Remember Religion

A call to utilize Skutt Catholic's forgotten daily mass.

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Remember Religion

Skutt Catholic's chapel where daily mass is held.

Skutt Catholic's chapel where daily mass is held.

Photo by Hope Stratman

Skutt Catholic's chapel where daily mass is held.

Photo by Hope Stratman

Photo by Hope Stratman

Skutt Catholic's chapel where daily mass is held.

Hope Stratman, Copy Editor

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Last Wednesday, I attended Skutt Catholic’s daily morning mass for the first time this school year. The grand total of attendees racked up to four: Zav, two adults I didn’t know, and me.

In a school of around 720 students, I was the only one there.

It’s not like I was surprised by this. I went to daily mass around 10 times over the course of last school year, and I noticed that the number of regular student churchgoers was about four. With a couple of those regulars graduated and show choir practice coinciding with mass on the day that I went, the sparse turnout was no shock.

Although I had expected it, being the sole student representative at this mass made me think. We go to a school in which, at least from what I have observed, most students identify as some degree of Catholic. We’re all provided with an opportunity to celebrate mass, this super integral part of our faith, every single school day. Despite this, I’m willing to bet that the number of students at daily mass – excluding sports or activity teams – rarely rises above five, tops.

In high school, It’s easy to forget about our relationship with God, and I can attest to that. Between school, homework, friends, extracurriculars, my obsessive Hamilton addiction, and whatever else I can squeeze into my day, I barely have time to think, let alone pray. Other things seem more pressing and immediate, so I push God off to the side and tell myself that I’ll get to Him later.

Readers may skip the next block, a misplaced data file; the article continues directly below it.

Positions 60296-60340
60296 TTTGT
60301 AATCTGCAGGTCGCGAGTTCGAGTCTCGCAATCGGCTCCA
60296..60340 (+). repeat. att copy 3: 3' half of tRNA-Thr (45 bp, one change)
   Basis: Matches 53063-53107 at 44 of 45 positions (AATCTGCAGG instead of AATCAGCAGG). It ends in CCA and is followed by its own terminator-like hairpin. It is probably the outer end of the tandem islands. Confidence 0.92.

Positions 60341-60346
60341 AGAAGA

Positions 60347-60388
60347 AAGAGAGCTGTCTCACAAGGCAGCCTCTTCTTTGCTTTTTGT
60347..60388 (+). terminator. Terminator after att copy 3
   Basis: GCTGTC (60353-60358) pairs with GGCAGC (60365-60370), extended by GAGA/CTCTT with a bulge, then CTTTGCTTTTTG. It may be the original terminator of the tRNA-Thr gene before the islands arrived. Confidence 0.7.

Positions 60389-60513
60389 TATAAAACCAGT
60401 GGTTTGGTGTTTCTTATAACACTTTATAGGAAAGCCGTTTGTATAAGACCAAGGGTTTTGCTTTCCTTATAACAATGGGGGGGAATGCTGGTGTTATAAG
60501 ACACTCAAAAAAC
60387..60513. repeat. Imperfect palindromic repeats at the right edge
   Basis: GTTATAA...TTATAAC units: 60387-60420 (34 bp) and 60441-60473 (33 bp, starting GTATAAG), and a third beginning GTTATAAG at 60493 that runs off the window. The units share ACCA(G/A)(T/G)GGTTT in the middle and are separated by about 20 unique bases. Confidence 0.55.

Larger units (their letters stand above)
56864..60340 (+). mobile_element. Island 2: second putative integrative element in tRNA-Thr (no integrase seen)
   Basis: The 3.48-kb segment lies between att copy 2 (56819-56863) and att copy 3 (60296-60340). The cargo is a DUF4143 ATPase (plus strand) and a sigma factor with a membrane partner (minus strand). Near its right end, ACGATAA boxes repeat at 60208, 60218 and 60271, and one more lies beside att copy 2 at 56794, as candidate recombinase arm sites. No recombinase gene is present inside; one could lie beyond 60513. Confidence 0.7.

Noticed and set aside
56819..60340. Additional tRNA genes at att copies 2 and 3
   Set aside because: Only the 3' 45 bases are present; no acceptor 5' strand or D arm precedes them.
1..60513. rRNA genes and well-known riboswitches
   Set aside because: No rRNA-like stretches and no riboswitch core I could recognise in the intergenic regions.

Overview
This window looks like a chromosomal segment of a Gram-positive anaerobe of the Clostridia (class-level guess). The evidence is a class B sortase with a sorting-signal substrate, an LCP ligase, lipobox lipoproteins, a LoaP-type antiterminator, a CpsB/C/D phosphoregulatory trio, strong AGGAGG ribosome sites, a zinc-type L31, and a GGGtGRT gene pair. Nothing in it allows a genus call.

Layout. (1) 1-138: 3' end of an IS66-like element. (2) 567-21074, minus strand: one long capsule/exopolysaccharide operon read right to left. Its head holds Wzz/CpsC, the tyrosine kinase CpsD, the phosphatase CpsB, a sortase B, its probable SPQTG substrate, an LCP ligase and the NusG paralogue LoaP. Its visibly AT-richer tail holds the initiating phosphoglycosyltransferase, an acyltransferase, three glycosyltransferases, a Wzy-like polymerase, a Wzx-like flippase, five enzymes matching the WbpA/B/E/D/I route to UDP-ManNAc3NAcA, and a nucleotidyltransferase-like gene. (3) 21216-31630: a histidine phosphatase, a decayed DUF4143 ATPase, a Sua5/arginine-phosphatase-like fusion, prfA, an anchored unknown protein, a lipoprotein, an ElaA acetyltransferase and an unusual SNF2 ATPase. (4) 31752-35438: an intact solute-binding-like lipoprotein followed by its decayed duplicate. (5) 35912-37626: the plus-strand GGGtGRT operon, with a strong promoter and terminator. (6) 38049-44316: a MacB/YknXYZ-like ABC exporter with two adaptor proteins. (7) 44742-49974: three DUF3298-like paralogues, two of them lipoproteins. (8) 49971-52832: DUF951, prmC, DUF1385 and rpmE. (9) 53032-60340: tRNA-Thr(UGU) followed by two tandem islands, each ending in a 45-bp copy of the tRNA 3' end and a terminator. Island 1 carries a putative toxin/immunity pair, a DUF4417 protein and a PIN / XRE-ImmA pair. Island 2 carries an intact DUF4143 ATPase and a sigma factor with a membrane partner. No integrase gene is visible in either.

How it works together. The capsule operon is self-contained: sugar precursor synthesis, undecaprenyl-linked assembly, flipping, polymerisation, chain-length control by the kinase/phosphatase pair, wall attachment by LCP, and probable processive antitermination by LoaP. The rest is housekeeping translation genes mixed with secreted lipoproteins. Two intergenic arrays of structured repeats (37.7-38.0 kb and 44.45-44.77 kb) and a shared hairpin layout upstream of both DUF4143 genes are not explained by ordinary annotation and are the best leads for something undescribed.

From what I’ve observed, this seems to be a trend among Skutt Catholic students, as evidenced by the measly turnout at daily mass. But that’s exactly what I think we need to correct.

I don’t want to press my religious views onto anyone; I think that everybody, Catholic or not, should be allowed to pursue and hold their own beliefs. All I’m suggesting is this: if you are Catholic, have been feeling distant from God, and want to deepen your spirituality, give daily mass a try. It’s an incredible resource that I think is heavily underutilized by the student body. Every school day, we get the chance to see and, in a way, speak to this amazing and perfectly loving being that created us. Personally, I think that’s pretty fantastic.

Since I’ve spent the last few minutes of your life pushing you to go to daily mass, you can expect to see me there, right? Unfortunately, no. In this case, I am entirely hypocritical. I have before-school meetings two to three out of the five days of the week, and on the other days I’ll probably be frantically trying to get homework done. But I’m going to be honest, there will be days that I won’t have anything going on, but nevertheless I might still choose not to go to mass. This is because, well, I’m not perfect. I let things get in the way of God.

But I’m working on my relationship with Him – and so should you. If you feel that going to daily mass is the right step for you, I encourage you to try it out. It could become the best part of your day.

Hope Stratman - Features Editor

Hope became a member of The Flightline in August of 2016. She is a senior this year involved in activities including Speech and FBLA. Outside of school, she enjoys lists, photography, and naming inanimate objects. You can email her at [email protected]